1.4.2. Neuronal differentiation...........................................................................14
1.4.3. Epigenetic factors in neurogenesis..........................................................15
1.4.4. Adult neurogenesis.................................................................................15
1.5. INTRODUCTION OF THE MAMMALIAN CORTICAL DEVELOPMENT..............................16
1.6. TRANSCRIPTION FACTOR PAX6 .........................................................................18
1.6.1. Conserved function of Pax6 in evolution..................................................18
1.6.2. Pax6 in the mammalian forebrain............................................................20
1.6.2.1 Pax6 in the regional patterning of the forebrain....................................20
1.6.2.2 Pax6 in neuronal specification and cortical layers................................21
1.6.3. Molecular properties of the Pax6 protein .................................................22
1.6.4. Targets of Pax6 in development..............................................................25
1.7. POST-TRANSLATION MODIFICATION AND UBIQUITINATION OF PROTEIN...................26
1.8. THE AIMS OF STUDY .........................................................................................28
2. RESULTS..............................................................................................................29
2.1. TRANSGENIC SYSTEM FOR THE CONDITIONAL INACTIVATION OF PAX6 IN
CORTICAL PROGENITOR..................................................................... ...............29
2.2. PAX6 SPECIFIES THE UPPER CORTICAL LAYER NEURONS .....................................31
2.3. THE LACK OF PAX6 AFFECTS NORMAL NEURONAL OUTCOME AND THE
MIGRATION OF SUBPOPULATIONS OF IGL NEURONS ............................................34
2.4. ER81 ACTS DOWNSTREAM OF PAX6 IN A SUBPOPULATION OF L5 NEURONS IN
THE ROSTRAL CORTEX......................................................................................37
2.5. PATTERN DEFECT OF THE FRONTAL CORTEX IN PAX6CKO...................................42
2.6. DEFECT OF THE DIFFERENTIATION OF THE PALLIAL LATE RG PROGENITORS IN
PAX6CKO MICE ...............................................................................................45
1
2.7. CYTOARCHITECTURE OF THE PAX6CKO CORTEX AT MATURITY ............................47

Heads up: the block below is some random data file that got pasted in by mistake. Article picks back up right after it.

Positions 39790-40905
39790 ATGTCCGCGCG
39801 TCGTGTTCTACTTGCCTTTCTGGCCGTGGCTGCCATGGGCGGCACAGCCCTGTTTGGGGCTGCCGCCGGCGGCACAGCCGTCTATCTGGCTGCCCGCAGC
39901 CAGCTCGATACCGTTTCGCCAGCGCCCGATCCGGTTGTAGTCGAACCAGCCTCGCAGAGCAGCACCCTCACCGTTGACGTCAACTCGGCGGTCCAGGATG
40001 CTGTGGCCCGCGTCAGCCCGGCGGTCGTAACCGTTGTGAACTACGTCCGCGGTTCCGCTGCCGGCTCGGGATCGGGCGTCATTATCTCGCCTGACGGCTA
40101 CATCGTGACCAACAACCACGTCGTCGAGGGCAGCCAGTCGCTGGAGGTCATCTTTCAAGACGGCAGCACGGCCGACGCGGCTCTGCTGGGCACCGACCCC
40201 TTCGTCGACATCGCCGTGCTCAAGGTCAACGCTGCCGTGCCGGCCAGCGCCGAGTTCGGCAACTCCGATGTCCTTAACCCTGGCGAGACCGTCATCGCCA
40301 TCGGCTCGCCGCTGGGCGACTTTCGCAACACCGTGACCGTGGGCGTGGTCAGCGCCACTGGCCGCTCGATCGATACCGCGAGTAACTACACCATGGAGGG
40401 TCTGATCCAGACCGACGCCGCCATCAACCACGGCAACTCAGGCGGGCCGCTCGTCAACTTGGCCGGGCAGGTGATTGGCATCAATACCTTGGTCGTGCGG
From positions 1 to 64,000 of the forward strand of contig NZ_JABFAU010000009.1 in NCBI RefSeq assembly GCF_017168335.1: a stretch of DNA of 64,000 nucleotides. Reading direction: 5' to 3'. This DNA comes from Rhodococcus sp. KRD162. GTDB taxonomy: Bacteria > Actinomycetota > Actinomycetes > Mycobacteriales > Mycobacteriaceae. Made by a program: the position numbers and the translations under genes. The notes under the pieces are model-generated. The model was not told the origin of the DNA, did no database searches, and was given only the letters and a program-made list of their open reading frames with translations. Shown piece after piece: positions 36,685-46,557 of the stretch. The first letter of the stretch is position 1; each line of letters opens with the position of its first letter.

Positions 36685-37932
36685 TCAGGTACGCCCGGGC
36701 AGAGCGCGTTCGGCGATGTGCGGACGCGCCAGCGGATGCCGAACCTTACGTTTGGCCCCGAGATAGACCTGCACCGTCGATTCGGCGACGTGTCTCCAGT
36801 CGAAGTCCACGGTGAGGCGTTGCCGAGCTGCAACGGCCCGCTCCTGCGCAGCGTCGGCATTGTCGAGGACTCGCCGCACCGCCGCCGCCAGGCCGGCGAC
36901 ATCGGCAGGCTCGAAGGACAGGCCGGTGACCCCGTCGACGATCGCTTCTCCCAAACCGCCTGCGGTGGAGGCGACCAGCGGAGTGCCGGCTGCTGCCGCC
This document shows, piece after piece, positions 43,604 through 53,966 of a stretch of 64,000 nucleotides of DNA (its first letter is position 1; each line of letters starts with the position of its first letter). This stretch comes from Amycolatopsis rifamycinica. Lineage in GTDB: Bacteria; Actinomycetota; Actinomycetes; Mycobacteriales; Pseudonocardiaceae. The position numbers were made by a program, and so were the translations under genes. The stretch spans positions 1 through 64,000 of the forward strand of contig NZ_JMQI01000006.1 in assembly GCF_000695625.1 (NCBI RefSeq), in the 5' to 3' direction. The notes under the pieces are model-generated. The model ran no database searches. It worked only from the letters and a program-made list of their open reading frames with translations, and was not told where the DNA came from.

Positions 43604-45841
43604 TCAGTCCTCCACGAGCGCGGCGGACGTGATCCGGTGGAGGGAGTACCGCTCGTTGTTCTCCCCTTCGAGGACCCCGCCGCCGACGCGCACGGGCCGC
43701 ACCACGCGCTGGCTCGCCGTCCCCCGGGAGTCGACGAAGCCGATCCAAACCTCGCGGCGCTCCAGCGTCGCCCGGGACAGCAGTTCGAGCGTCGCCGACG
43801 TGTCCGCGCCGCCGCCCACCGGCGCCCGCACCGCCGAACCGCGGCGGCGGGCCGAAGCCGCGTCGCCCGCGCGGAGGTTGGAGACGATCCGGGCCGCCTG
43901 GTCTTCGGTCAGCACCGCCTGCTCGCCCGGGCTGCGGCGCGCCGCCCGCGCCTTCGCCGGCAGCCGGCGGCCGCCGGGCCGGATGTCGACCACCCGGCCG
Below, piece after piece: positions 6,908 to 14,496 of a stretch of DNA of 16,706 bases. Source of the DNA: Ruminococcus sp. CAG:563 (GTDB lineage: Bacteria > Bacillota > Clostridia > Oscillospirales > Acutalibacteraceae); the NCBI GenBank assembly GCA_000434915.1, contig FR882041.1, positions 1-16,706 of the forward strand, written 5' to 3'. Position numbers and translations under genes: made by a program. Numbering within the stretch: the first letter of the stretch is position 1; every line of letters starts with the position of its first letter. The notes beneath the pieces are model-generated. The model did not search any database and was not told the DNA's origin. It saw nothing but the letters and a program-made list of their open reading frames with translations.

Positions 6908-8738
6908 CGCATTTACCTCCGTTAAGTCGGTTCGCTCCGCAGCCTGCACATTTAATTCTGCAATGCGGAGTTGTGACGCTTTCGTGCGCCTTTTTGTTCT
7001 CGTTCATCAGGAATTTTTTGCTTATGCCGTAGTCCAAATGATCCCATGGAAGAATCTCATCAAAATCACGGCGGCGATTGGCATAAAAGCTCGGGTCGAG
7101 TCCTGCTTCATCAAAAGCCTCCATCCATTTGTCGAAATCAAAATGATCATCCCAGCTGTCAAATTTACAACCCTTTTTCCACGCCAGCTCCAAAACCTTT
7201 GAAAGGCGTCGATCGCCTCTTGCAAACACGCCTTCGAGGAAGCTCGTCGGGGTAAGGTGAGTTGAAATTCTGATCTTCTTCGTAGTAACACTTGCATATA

2.8. DEFECTS OF THE NEURONAL DIFFERENTIATION OF PAX6CKO HIPPOCAMPUS........49
2.9. THE PAX6CKO CORTEX SHOWS MOLECULAR CAUDALIZATION BUT NORMAL
THALAMOCORTICAL TARGETINGS.......................................................................51
2.10. TRIM11 INTERACTS WITH PAX6 .........................................................................53
2.11. TRIM11 INDUCES UBIQUITINATION AND AFFECTS THE STEADY-STATE LEVELS OF
PAX6 PROTEIN.................................................................................................55
2.12. THE DEGRADATION OF PAX6 BY OVEREXPRESSION OF TRIM11 RESULTS IN
REPRESSION OF NEUROGENESIS59
2.13. TRIM11 IS A POTENTIAL DIRECT DOWNSTREAM GENE OF PAX6.............................62
3. DISCUSSION ........................................................................................................65
3.1 PAX6 IN THE NEURONAL DIFFERENTIATION AND FORMATION OF CORTICAL LAYERS.....65
3.2 PAX6 IN CORTICAL AREALIZATION ......................................................................71
3.3 PAX6 IN NEUROGENESIS OF THE ADULT HIPPOCAMPUS........................................72
3.4 TRIM11 CONTROLS THE STABILITY OF PAX6 .......................................................74
3.5 THE EXPRESSION LEVEL OF PAX6 AND TRIM 11 POSSIBLY INVOLVES AN
AUTOREGULATORY FEEDBACK LOOP..................................................................77
4. SUMMARY ............................................................................................................80
5. MATERIALS AND METHODS ...............................................................................82
5.1. OLIGOS, ANTIBODIES, PLASMIDS AND ANIMALS ...................................................82
5.1.1. Oligos.....................................................................................................82
5.1.2. Antibodies ..............................................................................................82
5.1.3. Anti-sense probes for ISH.......................................................................83